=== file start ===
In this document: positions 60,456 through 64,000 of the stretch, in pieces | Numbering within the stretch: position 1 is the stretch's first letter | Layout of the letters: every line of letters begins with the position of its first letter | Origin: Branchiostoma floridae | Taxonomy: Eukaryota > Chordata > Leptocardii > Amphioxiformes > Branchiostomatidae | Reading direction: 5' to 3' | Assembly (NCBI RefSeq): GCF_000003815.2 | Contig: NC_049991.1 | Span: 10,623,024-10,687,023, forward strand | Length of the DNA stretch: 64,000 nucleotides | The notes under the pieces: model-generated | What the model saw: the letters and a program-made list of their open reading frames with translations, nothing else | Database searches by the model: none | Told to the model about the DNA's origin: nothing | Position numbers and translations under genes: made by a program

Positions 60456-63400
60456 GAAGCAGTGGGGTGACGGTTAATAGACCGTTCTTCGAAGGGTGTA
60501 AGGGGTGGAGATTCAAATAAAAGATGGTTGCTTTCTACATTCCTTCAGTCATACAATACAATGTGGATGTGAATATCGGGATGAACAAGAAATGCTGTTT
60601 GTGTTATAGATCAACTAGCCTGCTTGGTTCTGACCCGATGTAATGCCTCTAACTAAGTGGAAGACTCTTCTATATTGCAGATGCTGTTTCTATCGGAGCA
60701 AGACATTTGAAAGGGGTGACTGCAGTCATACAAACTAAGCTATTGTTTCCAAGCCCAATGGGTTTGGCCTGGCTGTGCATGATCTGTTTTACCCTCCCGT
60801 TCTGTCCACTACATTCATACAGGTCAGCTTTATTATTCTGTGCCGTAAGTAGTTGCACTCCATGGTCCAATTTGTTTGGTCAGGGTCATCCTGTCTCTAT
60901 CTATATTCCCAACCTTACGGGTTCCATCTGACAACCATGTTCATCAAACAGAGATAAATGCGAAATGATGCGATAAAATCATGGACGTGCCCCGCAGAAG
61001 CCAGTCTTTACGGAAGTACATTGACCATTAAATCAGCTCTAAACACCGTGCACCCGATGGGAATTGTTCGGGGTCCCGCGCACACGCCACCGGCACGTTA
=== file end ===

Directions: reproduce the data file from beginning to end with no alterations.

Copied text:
In this document: positions 60,456 through 64,000 of the stretch, in pieces | Numbering within the stretch: position 1 is the stretch's first letter | Layout of the letters: every line of letters begins with the position of its first letter | Origin: Branchiostoma floridae | Taxonomy: Eukaryota > Chordata > Leptocardii > Amphioxiformes > Branchiostomatidae | Reading direction: 5' to 3' | Assembly (NCBI RefSeq): GCF_000003815.2 | Contig: NC_049991.1 | Span: 10,623,024-10,687,023, forward strand | Length of the DNA stretch: 64,000 nucleotides | The notes under the pieces: model-generated | What the model saw: the letters and a program-made list of their open reading frames with translations, nothing else | Database searches by the model: none | Told to the model about the DNA's origin: nothing | Position numbers and translations under genes: made by a program

Positions 60456-63400
60456 GAAGCAGTGGGGTGACGGTTAATAGACCGTTCTTCGAAGGGTGTA
60501 AGGGGTGGAGATTCAAATAAAAGATGGTTGCTTTCTACATTCCTTCAGTCATACAATACAATGTGGATGTGAATATCGGGATGAACAAGAAATGCTGTTT
60601 GTGTTATAGATCAACTAGCCTGCTTGGTTCTGACCCGATGTAATGCCTCTAACTAAGTGGAAGACTCTTCTATATTGCAGATGCTGTTTCTATCGGAGCA
60701 AGACATTTGAAAGGGGTGACTGCAGTCATACAAACTAAGCTATTGTTTCCAAGCCCAATGGGTTTGGCCTGGCTGTGCATGATCTGTTTTACCCTCCCGT
60801 TCTGTCCACTACATTCATACAGGTCAGCTTTATTATTCTGTGCCGTAAGTAGTTGCACTCCATGGTCCAATTTGTTTGGTCAGGGTCATCCTGTCTCTAT
60901 CTATATTCCCAACCTTACGGGTTCCATCTGACAACCATGTTCATCAAACAGAGATAAATGCGAAATGATGCGATAAAATCATGGACGTGCCCCGCAGAAG
61001 CCAGTCTTTACGGAAGTACATTGACCATTAAATCAGCTCTAAACACCGTGCACCCGATGGGAATTGTTCGGGGTCCCGCGCACACGCCACCGGCACGTTA